Paddle boarders are seen on Moraine Lake in Lake Louise, Alta., in June 2020. THE CANADIAN PRESS/Jonathan Hayward

Paddle boarders are seen on Moraine Lake in Lake Louise, Alta., in June 2020. THE CANADIAN PRESS/Jonathan Hayward

Parks Canada says decision to restrict private vehicles at Moraine Lake necessary

Shuttles, local transit, or commercial vehicles required to visit the Rockies iconic blue lake

A decision to restrict personal vehicles at one of the most popular tourist destinations in Banff National Park was required to balance the growing number of visitors with protecting the environment, says a Parks Canada official.

The federal agency announced Friday that it was closing the Moraine Lake road to most personal vehicles and would require visitors to take its shuttles, local transit, or commercial vehicles to visit the iconic blue alpine lake and its nearby climbing routes and hiking trails.

Environmental groups said it’s a good start to protect the ecological integrity of the national park, while some — including some Alberta politicians — said it could reduce visitor access to the popular tourist area.

Premier Danielle Smith said she’s disappointed the province wasn’t told about the decision.

“They didn’t even call our parks minister,” she told reporters in Calgary on Tuesday. “We want to make sure there’s more accessibility.”

Smith acknowledged, however, that national parks are federal jurisdiction.

Jed Cochrane, Parks Canada’s visitor experience manager for the Lake Louise, Yoho and Kootenay field unit, said the move was necessary to improve people’s trips to the area.

“Moraine Lake is one of the most sought-after, if not the most sought-after, destination to visit in Banff National Park. It’s really busy.” Cochrane said in an interview Monday.

“We just want to be clear with visitors that it is very hard — and it was very, very hard last summer — to access Moraine Lake by private vehicle and we heard from visitors that they were very frustrated.”

Cochrane said the parking lot at the end of the narrow 12-kilometre road only has room for about 100 vehicles at a time.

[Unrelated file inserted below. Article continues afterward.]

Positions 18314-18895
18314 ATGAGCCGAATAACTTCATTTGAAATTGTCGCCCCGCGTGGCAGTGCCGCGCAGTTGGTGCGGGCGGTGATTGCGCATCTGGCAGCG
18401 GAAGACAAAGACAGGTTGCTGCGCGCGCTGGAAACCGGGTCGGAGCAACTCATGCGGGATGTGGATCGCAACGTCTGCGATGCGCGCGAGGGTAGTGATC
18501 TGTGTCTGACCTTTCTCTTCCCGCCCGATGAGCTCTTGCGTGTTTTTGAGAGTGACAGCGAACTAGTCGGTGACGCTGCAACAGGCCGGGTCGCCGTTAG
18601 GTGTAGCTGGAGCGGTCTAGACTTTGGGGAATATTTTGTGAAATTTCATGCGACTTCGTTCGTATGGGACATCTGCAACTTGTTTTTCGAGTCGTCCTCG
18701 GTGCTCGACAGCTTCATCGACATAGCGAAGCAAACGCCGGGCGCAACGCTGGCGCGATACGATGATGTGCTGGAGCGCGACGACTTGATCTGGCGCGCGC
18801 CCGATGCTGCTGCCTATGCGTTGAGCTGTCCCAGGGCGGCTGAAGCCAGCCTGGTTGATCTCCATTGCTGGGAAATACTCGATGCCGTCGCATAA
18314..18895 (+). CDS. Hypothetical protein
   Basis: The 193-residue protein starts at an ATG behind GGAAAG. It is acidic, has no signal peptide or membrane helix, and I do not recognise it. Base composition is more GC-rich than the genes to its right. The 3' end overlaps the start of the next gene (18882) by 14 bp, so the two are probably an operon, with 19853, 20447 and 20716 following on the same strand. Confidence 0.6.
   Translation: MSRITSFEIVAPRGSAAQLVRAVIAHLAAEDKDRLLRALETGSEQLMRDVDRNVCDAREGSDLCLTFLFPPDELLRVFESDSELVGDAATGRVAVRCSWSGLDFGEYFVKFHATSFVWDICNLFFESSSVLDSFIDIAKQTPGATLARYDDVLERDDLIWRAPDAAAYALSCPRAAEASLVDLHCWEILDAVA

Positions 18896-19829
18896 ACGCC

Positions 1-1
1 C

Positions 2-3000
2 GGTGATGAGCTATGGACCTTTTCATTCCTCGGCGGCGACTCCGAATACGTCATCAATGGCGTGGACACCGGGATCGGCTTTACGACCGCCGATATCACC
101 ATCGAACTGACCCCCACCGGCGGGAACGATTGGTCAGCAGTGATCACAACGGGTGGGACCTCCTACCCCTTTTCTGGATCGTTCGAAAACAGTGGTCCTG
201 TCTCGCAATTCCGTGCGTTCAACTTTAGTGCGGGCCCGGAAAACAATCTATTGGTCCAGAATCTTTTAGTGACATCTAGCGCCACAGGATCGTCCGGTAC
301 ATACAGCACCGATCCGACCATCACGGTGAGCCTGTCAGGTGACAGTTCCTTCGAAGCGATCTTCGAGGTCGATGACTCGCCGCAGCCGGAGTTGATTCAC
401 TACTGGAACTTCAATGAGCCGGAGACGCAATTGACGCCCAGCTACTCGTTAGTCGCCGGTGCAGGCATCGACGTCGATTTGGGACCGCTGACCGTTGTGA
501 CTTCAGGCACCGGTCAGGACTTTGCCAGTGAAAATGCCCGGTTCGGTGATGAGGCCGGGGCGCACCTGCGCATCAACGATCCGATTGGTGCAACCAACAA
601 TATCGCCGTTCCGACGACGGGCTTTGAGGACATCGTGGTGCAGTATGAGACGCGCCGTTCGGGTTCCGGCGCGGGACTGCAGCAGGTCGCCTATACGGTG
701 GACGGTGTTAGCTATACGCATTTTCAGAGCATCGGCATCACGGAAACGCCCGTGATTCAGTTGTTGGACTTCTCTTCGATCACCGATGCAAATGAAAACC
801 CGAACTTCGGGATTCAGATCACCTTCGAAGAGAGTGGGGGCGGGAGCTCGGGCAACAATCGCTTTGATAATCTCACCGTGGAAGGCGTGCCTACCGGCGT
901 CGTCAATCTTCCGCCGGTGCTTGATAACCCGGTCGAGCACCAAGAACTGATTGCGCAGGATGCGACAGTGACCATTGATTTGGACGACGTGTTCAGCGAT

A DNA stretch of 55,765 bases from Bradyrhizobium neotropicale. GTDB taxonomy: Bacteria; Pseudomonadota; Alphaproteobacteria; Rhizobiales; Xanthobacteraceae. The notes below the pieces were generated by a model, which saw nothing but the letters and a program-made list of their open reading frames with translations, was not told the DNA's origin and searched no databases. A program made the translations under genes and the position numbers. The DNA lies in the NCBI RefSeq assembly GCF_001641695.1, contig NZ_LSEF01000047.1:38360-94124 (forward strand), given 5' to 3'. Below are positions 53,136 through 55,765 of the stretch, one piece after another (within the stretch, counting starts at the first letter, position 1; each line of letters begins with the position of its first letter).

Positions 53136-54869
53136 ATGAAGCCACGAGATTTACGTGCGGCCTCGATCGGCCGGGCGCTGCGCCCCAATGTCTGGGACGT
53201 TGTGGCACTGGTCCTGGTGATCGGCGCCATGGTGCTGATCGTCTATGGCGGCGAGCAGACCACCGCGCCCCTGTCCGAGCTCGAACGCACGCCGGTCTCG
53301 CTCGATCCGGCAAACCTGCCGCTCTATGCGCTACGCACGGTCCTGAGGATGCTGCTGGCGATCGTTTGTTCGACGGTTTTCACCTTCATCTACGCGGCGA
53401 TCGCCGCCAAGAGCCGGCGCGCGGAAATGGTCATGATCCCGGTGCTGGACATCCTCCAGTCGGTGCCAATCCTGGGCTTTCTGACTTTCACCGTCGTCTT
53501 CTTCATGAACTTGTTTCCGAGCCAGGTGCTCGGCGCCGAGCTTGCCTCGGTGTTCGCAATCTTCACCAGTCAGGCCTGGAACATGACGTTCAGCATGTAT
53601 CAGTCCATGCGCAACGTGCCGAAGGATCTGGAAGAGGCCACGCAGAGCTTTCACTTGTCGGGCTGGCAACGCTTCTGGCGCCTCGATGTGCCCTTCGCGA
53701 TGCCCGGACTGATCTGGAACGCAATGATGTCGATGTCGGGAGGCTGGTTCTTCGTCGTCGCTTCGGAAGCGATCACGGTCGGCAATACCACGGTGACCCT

“We would allow about 900 cars a day up to Moraine Lake and we carefully managed that to make sure the parking lot wasn’t over capacity and that emergency vehicles could get in,” he said. “We turned away 5,000 cars a day.”

Some visitors, he said, will now be guaranteed access if they book the Parks Canada shuttle or use a commercial operator. People with a disability hang-tag on their vehicle and those who want to bike, including electric bikes, are still allowed to drive up the road.

The move at Moraine Lake isn’t unprecedented as parks across North America try to find ways to balance the number of visitors in popular areas with safety and environmental concerns.

Lake O’Hara, a pristine alpine area across the British Columbia boundary in Yoho National Park, has long restricted private vehicles on its access road and has a reservation system for day use and camping that can only be booked by winning a lottery.

BC Parks also brought in a day-use pass program in June 2022 to visit three popular provincial parks — Golden Ears, Joffre Lake and three trailheads at Garibaldi — during peak hours.

Some parks in the United States, such as Zion National Park, only allow access by shuttle bus or by special permit for people with certain medical needs.

Cochrane said Parks Canada has talked to officials at Zion and BC Parks about those moves. The agency also had an expert panel look at the best way to get the more than four million visitors who visit Banff National Park annually around in a sustainable way and it recommended the move.

“They have a suite of other considerations for us to think about,” he said, explaining other measures are still being considered to reduce traffic congestion.

“At the end of the day, we really just want to improve visitor experience and balance our mandate between ecological integrity and visitor experience.”

Cochrane said the road to Moraine Lake runs across a major wildlife corridor for grizzly bears and elk.

“When we remove 900 cars a day, we are improving wildlife’s ability to move back and forth across,” he said. “By encouraging visitors to use mass transit and to come in a more efficient way, we think that will improve wildlife movement.”

Katie Morrison, executive director of southern Alberta chapter of the Canadian Parks and Wilderness Society, said it’s a good decision.

“In all the Rocky Mountain national parks, but especially Banff, we’ve seen huge increases in visitor use over the past several years,” she said. “We know this can have an effect both on people’s experience in the park but also things like wildlife and wildlife movement.”

Morrison said the organization has long asked Parks Canada to address the massive increase in visitors.

“Someone doesn’t want to go to Banff and drive around in circles all day,” she said. “So, giving some certainty of … how people are going to arrive at places like Moraine Lake is a really positive thing.”

— Colette Derworiz, The Canadian Press

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